Kirk Windstein – Dream in Motion (2020)

Kirk WindsteinDream in Motion (eOne Heavy / Entertainment One, 24 January 2020)

 

Exactly twenty-five years and eleven months ago, on the 24th of March 1994, the sixth episode of the fourth season of Beavis and Butthead aired on MTV. That was the first exposure — for myself, and I suspect for many others who were teenagers at that time — to the music of Crowbar, as that episode included a portion of the New Orleanian sludge innovators’ “All I Had (I Gave)” video. (For the record, yes I do have a fairly good memory, but no I did not know all of those details off the top of my head; thank you to Wikipedia.)

Anyway, that day marked a pivotal moment in my music fandom. What I heard on that show prompted me to pick up a copy of the band’s self-titled 1993 album, and their blending of sheer heaviness with absolute raw emotion had me hooked for life. That combination is what has set the band apart from most of their peers and imitators over the years. And now after nearly a dozen albums with Crowbar (in addition to participating in a handful of other people’s projects over the past three decades) the founder, vocalist and guitarist Kirk Windstein, has released a solo record — eschewing some of the heaviness this time around, but retaining every bit of the passion and intensity.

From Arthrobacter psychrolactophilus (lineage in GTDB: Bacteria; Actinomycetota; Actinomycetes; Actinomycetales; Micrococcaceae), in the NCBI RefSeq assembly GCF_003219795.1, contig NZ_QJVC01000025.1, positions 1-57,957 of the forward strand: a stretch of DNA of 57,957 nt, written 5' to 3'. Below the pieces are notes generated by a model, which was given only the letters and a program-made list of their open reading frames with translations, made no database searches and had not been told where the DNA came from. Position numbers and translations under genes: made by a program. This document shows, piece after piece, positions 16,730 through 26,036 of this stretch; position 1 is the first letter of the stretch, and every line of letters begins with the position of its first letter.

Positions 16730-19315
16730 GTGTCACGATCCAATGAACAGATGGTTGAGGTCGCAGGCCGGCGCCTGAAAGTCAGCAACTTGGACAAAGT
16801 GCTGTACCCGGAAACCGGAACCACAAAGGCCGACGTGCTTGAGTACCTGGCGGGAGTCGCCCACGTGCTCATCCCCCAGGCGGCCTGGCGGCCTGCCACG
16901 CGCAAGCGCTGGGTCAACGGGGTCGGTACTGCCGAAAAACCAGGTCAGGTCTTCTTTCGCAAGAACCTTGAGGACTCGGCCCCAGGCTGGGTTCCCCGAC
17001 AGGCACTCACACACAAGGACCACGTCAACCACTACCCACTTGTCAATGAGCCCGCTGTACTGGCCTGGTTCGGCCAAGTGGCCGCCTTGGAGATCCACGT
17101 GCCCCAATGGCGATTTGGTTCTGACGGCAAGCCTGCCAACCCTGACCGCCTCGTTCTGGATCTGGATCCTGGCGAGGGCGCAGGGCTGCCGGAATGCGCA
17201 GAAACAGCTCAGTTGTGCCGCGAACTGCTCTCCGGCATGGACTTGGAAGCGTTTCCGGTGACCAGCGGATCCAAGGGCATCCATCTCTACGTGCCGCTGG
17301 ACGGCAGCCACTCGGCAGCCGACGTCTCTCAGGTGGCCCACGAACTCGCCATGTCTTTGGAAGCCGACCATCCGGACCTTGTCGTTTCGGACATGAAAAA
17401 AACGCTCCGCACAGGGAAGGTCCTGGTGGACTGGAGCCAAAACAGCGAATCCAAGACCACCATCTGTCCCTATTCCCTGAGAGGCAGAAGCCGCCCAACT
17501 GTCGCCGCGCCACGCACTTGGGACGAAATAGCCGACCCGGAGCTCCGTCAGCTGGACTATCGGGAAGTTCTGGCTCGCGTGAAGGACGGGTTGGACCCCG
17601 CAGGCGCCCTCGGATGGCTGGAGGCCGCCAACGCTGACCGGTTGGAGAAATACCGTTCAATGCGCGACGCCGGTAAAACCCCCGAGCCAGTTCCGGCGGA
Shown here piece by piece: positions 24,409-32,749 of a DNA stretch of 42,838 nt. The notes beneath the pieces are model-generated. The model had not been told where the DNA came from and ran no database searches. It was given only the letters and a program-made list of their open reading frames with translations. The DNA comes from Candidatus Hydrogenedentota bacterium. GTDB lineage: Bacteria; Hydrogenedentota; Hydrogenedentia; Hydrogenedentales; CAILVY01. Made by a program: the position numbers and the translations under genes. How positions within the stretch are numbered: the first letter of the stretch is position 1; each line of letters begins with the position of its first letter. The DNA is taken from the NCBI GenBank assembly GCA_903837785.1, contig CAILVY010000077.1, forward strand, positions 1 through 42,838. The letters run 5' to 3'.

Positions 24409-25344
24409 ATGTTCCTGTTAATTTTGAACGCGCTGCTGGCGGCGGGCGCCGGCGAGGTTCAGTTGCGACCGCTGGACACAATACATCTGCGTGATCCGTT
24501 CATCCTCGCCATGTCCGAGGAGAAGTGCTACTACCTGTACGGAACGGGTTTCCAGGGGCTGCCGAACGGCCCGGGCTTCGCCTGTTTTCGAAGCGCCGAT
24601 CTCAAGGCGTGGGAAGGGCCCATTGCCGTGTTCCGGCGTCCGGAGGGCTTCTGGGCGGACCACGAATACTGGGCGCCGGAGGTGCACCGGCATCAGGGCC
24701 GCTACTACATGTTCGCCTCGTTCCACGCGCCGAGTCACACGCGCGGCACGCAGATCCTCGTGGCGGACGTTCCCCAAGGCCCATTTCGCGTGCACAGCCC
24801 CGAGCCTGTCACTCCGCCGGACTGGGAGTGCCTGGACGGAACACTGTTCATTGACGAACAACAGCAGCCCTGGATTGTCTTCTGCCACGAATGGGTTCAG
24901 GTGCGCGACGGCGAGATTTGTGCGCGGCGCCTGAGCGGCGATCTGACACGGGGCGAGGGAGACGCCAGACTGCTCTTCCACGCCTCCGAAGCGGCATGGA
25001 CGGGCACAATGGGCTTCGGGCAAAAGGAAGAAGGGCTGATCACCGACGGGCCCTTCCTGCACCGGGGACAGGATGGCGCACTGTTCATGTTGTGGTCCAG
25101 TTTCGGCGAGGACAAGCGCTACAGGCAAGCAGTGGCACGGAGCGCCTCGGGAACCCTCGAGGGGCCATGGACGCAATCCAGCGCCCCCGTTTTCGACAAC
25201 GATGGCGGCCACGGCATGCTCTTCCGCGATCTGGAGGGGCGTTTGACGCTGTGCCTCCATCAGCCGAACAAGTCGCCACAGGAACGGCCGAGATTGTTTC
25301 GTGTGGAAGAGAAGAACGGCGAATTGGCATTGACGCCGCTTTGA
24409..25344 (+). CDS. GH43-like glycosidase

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In Case You Missed It: The Matador – Descent into the Maelstrom

 The MatadorDescent into the Maelstrom (Serotonin Productions, 21 April 2011).

 “It raged with such noise and impetuosity that the very stones of the houses on the coast fell to the ground.

Much like the short story of the same name, these progressive-post-doom-metal Queenslanders’ EP takes the listener on a voyage that explores unknown depths of madness.  Also like the Poe narrative, there is no telling where the experience will end up, but what is certain is that you will not emerge from the other side unscathed or unchanged.

This review is somewhat atypical, in that I will be describing each of the songs in detail, rather than just giving some overall impressions of the entire album.  Ordinarily I wouldn’t do this, but for one thing, there are only five songs on this release; also, the passage of time through the tracks seems to represent a progression – an aural journey that represents the titular descent – and it felt like this was the best way to do justice to the material.

Keep reading to join me on this voyage, and along the way you’ll come across links where you can listen to and/or download a couple of the tracks…

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